TV producer and director Bailey (The Secret Rooms: A True Gothic Mystery, 2012) uses the downfall of the Fitzwilliam family to examine the history of the coal industry in England.
The author’s remarkable story primarily covers the time of the seventh Earl of Fitzwilliam, who inherited the title in 1902. She shows how class differences and the effect of two wars, strikes and the final blow of the postwar Labour government brought down many of the aristocracy. The Fitzwilliams lived at Wentworth House, one of England’s largest privately owned homes. Bailey uses accounts of the miners and their families to describe both the lives of the wealthy Fitzwilliam family and those of the poverty-stricken laborers. Low pay and long working days were hard enough, but when times were bad, the corporate mine owners cut pay and shortened the work week. After World War I, German reparations included providing free coal to the European victors, undercutting the English market and halving the earnings of the miners. The Fitzwilliams, especially the seventh Earl and his wife, were particularly well-liked, as they continued a feudal tradition of caring for their workers. “Lordie,” as he was known, insisted on maintaining the latest safety measures. During the long coal strike of 1926, they fed all the local children, organized games, created work on their other estates and even provided coal. The ruin of Britain’s stately homes and the end of coal as a primary industry were due to the steam engine, better transport and refrigeration, as well as the increase in inheritance taxes from 15 to 50 percent. Wartime nationalization of the mines and sequestration of estates served as the final blows. Gossipy bits—e.g., questioned legitimacy, grand entertainments and “Kick” Kennedy’s marriage to the Devonshire heir and subsequent affair with the ninth Earl—keep the reading lively.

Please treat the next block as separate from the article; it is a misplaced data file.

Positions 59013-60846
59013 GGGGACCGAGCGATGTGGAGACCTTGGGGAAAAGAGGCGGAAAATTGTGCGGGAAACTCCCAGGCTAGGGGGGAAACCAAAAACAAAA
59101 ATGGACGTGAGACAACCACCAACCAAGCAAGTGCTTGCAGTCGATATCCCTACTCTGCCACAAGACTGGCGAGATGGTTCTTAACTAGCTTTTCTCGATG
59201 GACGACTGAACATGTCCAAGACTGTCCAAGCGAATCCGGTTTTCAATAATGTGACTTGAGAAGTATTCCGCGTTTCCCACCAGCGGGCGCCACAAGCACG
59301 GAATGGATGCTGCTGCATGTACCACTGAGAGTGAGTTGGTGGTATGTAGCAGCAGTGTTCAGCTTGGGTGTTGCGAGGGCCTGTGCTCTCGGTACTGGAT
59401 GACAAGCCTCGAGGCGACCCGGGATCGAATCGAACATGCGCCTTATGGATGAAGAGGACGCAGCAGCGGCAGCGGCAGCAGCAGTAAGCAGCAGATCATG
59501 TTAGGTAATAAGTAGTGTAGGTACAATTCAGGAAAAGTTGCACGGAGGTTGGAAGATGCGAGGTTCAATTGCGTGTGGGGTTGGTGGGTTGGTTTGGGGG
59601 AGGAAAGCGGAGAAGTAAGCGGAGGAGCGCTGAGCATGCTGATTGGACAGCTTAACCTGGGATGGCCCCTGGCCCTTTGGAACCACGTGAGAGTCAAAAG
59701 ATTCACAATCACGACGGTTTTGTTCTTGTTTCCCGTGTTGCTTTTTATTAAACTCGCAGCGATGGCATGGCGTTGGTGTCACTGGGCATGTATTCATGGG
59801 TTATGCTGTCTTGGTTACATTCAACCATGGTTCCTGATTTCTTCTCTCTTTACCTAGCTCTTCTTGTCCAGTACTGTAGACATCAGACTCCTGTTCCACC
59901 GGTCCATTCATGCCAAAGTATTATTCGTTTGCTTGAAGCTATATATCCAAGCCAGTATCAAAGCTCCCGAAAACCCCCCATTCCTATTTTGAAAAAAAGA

The real value of this work is in the recounting of the ends of two classes, the lower and the very upper.